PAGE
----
Learning about Seeds at San Pedro Elementary!

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Because a few teachers requested it, I decided to teach the parts of a seed this week. I had emailed the teachers ahead of time asking them to have their students bring their journals to garden class.

I then proceeded to draw the parts of a seed on my own whiteboard and asked that they follow along by drawing the same diagram in their journals. I started with the embryo: I called it the camaron or shrimp of the seed because that’s what it looks like on the diagram. I explained that this was a baby plant. It does not have a stem or leaves yet so it cannot make its own food. I used this as an opportunity to segue into the endosperm: I described the endosperm as both food and support for the baby plant. “Like putting a baby in a cake,” I said. Then, lastly, we drew the seed coating.

I asked the class to help me spell out the names so they could label the parts of their diagrams. Some students really excelled in this section that had a difficult time in others. Then, on the next page, I asked them to split the page in three sections. For each section, I asked them to think of an object that performed the function of that part of the seed for us. For instance, when I asked them to think of other objects that protect us like the seed coating does they suggested a blanket, a helmet, and a coat.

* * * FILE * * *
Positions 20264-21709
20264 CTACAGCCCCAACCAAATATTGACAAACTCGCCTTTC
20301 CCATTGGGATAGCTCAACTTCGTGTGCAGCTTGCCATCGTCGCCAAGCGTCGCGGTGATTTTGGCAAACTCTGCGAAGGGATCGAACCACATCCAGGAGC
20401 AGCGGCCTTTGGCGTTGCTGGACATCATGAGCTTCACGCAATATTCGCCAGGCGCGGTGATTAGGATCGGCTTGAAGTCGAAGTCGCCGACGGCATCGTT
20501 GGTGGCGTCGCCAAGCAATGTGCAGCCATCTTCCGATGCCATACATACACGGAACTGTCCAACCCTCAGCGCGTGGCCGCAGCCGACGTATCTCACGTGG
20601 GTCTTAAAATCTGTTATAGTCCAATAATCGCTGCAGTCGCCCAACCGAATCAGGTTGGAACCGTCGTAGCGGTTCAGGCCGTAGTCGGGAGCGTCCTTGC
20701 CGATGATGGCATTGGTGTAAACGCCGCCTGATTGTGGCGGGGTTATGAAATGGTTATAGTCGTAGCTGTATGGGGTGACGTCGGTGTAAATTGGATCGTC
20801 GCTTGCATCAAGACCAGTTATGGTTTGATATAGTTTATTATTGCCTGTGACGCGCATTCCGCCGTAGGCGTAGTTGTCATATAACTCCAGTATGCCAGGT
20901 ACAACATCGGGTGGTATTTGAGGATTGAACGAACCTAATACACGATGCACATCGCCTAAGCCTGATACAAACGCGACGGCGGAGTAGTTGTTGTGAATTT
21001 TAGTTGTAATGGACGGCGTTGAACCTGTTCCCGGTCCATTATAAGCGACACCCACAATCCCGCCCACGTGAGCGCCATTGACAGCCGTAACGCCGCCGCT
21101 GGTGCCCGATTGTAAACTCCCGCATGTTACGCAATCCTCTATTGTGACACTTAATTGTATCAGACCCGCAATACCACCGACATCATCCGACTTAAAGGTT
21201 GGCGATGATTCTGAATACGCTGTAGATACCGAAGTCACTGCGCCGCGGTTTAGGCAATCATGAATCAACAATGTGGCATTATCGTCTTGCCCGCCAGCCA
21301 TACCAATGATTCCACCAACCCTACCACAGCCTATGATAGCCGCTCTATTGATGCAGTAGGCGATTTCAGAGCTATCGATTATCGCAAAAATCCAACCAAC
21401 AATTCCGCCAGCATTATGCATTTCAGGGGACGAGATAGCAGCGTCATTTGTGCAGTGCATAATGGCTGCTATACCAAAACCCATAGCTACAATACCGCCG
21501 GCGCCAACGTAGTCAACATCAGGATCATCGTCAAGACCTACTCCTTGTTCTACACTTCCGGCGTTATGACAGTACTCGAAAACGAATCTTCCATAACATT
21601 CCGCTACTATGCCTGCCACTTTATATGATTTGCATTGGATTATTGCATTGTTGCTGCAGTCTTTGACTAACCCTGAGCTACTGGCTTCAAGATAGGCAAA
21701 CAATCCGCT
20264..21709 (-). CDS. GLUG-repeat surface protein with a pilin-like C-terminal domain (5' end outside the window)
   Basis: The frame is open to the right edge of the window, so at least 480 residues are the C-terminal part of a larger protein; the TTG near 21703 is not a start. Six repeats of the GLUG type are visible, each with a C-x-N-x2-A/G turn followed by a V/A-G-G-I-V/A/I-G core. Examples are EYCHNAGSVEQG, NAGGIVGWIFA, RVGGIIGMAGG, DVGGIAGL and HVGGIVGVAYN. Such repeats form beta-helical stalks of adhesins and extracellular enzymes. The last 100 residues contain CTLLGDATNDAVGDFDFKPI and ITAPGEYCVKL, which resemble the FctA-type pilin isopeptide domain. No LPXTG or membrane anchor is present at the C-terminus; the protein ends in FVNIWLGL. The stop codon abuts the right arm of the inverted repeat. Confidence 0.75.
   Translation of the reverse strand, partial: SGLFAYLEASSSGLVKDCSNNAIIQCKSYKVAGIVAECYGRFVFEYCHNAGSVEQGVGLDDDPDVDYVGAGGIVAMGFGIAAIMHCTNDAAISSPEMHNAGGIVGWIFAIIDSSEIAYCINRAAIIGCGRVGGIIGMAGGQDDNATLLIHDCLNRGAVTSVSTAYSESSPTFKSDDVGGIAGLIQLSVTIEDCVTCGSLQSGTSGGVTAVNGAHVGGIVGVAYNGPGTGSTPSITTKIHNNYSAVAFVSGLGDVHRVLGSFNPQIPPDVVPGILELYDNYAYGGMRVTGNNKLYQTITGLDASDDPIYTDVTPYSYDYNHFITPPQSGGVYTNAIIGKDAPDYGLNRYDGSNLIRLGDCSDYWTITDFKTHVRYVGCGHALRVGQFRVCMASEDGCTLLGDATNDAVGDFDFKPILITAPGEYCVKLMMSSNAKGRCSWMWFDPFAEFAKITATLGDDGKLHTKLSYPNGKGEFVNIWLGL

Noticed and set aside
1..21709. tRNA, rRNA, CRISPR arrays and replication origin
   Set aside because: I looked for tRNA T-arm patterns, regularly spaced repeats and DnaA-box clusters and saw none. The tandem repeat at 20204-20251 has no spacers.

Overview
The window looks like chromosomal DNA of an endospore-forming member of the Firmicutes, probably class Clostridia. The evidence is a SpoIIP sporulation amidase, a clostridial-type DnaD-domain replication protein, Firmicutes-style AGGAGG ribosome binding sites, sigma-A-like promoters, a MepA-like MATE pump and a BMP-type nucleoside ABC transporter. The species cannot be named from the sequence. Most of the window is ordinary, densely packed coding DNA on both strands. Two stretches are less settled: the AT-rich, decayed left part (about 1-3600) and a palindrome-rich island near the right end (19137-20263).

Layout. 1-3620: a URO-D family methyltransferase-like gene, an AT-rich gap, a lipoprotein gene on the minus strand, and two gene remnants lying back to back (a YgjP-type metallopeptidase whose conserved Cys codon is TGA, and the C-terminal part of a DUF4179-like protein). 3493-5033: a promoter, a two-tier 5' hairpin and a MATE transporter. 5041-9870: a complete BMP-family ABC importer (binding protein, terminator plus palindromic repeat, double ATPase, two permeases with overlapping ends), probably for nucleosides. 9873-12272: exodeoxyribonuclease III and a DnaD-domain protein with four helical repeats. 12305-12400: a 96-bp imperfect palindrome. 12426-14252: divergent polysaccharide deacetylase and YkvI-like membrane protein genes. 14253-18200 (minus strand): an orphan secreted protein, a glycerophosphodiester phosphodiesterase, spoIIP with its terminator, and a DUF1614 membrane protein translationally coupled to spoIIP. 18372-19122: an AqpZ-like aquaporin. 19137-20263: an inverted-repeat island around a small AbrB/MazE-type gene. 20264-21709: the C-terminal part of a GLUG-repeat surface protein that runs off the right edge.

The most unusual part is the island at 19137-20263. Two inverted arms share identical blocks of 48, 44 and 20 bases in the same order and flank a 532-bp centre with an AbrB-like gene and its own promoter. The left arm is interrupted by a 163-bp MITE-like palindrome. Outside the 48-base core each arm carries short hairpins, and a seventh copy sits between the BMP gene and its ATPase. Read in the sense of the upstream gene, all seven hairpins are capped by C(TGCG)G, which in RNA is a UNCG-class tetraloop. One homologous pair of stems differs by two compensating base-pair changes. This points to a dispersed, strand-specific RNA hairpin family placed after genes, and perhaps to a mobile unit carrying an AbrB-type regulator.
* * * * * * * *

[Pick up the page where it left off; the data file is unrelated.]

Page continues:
Surprisingly, some students pointed out that the seed coating also serves to camouflage the seed. I think that presenting the information in this way and allowing them to think about how all these parts interact with each other helped them conceptualize something that would otherwise be very abstract. And because the students interacted with the information in different modalities they were able to be challenged and supported in many different ways.

I look forward to seeing how other students react to this lesson.

 

Rocio Prado

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